One of my favorite Internet pastimes is looking up videos of military servicemen and women coming home to their floppy, four-legged friends after deployment: the unbridled excitement, the tail wagging, the jumping, and the slobbering—it will bring a tear (or tears, if you’re me) to your eye.
Similarly, canines employed by the military will forge strong bonds with their human handlers. Suffice it to say, the friendship between man and beast (which creates a strong basis for trust and communication) is critical to a mission’s success—not to mention the joy it brings to those who are deployed.
But what if the working dogs weren’t dogs at all? Is it possible to replicate that kind of trust with something that isn’t even…alive?
Some military officials think so. Frank Kelley, Deputy Assistant Secretary of the Navy for Unmanned Systems, said he hopes Marines can someday bond with their unmanned systems the same way they bond with their military working dogs. In Quantico, Virginia, officials at the Marine Corps Warfighting Lab are actually rolling out tests that might inspire this kind of (I hesitate to use the word here) friendship.
“Someday we may be able to replace that image of the Marine and the dog with an unmanned system,” Kelley said. “We need to be prepared with these relationships, with these warfighting relationships, relationships with Marines and sailors and machines alongside.”
To that end, officials are employing a team of air and ground robots, equipped with AI and data sharing capabilities, to provide intelligence and reconnaissance to squad units. The hope is that these machines, with their limited decision-making abilities, may one day be advanced enough to make the Marines forget they dealing with something that doesn’t have, well, a pulse.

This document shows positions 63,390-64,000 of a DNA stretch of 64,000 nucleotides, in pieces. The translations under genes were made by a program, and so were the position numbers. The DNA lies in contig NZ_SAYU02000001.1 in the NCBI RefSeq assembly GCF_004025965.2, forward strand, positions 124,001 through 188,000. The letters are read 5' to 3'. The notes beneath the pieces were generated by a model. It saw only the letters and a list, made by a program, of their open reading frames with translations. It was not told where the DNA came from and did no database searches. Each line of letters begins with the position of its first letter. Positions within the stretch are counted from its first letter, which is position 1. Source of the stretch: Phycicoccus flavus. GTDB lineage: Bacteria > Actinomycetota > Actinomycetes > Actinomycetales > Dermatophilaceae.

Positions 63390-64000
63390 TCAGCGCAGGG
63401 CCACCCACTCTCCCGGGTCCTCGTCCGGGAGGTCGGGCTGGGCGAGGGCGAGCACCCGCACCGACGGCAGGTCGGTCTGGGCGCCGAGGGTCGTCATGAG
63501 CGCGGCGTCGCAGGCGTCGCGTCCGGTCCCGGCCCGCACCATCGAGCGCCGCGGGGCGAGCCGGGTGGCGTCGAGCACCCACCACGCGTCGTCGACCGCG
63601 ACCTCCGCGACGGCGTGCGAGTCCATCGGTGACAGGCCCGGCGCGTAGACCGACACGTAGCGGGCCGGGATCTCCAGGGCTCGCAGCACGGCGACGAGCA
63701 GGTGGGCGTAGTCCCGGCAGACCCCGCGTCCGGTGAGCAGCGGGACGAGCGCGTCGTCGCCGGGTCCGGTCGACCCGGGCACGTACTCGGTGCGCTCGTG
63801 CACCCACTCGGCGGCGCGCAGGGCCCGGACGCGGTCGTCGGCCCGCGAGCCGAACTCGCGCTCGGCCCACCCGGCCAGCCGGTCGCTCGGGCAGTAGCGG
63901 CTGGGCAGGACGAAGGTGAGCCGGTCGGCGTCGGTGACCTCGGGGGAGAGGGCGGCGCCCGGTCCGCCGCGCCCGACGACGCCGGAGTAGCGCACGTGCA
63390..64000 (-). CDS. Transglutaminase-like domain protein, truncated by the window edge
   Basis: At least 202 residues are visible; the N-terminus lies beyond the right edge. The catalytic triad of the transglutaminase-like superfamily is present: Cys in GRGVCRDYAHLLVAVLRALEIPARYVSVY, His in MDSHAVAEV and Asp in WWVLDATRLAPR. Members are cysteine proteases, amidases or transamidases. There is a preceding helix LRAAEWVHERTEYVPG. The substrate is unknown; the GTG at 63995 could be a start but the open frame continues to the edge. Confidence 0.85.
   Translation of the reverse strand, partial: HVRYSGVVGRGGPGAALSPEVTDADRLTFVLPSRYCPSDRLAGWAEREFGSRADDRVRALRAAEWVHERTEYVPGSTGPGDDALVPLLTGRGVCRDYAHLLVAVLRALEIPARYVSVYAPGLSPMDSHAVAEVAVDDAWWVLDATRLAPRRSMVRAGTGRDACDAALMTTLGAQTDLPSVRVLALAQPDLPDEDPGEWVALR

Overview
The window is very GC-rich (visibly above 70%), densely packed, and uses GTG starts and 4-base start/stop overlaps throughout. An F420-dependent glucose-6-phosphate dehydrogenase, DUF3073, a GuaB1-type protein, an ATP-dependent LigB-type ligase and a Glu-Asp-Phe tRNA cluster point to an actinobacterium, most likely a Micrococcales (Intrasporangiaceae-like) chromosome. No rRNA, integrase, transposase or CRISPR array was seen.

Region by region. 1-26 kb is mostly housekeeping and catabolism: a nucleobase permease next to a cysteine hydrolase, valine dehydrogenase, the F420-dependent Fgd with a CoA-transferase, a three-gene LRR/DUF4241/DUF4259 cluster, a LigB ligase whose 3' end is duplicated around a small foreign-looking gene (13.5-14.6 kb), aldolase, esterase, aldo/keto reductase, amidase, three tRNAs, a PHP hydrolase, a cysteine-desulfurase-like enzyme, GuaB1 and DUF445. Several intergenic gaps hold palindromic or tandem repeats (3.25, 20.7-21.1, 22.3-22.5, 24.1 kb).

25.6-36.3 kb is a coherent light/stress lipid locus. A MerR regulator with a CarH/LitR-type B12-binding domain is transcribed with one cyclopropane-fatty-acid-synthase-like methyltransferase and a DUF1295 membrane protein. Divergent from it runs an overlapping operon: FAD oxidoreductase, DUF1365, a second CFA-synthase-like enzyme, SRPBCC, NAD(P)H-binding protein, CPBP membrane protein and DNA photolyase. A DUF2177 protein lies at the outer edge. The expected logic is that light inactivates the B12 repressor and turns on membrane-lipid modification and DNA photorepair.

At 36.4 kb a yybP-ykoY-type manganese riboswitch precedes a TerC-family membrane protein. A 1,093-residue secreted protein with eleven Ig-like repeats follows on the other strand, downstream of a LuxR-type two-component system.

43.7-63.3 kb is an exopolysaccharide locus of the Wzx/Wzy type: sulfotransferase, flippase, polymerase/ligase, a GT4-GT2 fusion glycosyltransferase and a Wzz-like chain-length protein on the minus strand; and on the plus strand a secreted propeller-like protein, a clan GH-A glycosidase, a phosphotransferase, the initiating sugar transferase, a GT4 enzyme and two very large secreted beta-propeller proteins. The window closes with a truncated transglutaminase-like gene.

One of the robots being tested is Spot, a quadruped that can both take and carry out orders, and Gus, an unmanned vehicle that can carry gear to troops. However, both still have their drawbacks: Spot doesn’t adapt well to changing situations, and Gus requires constant operator input—defeating the purpose of an autonomous system and a clear sign that it’s inanimate. This “irony of automation”, according to Col. James Jenkins, director of the Warfighting Lab’s Science and Technology department, may actually (and unsurprisingly) prevent Marines from getting close to their bucket-of-bolts battle buds.
In addition to further developing the technology (which, obviously, Spot, Gus, et al. need), military officials believe that an increased exposure to the robots will help Marines better understand how they work. For example, the Marines Corps could begin to conduct training exercises in which man and machine execute tasks together, promoting teamwork, building trust, and learning about the robots’ strengths and limitations.
Of course, I believe the increased prevalence of automated systems within the U.S. military does a lot of good. For one, unmanned systems, when employed in the dangerous, urban battlefields of today, can save lives. But while I can understand why officials would want to try and replicate the bonds between Marines and their pups (or even each other), a machine can’t operate on instinct—no matter how advanced its programming is. Nor should it be entrusted to make (let alone execute) high-level decisions.
After all that is stripped away, you’re left with, well, a machine. Can a human-being truly forge a bond with that?
Filed Under: Aerospace + defense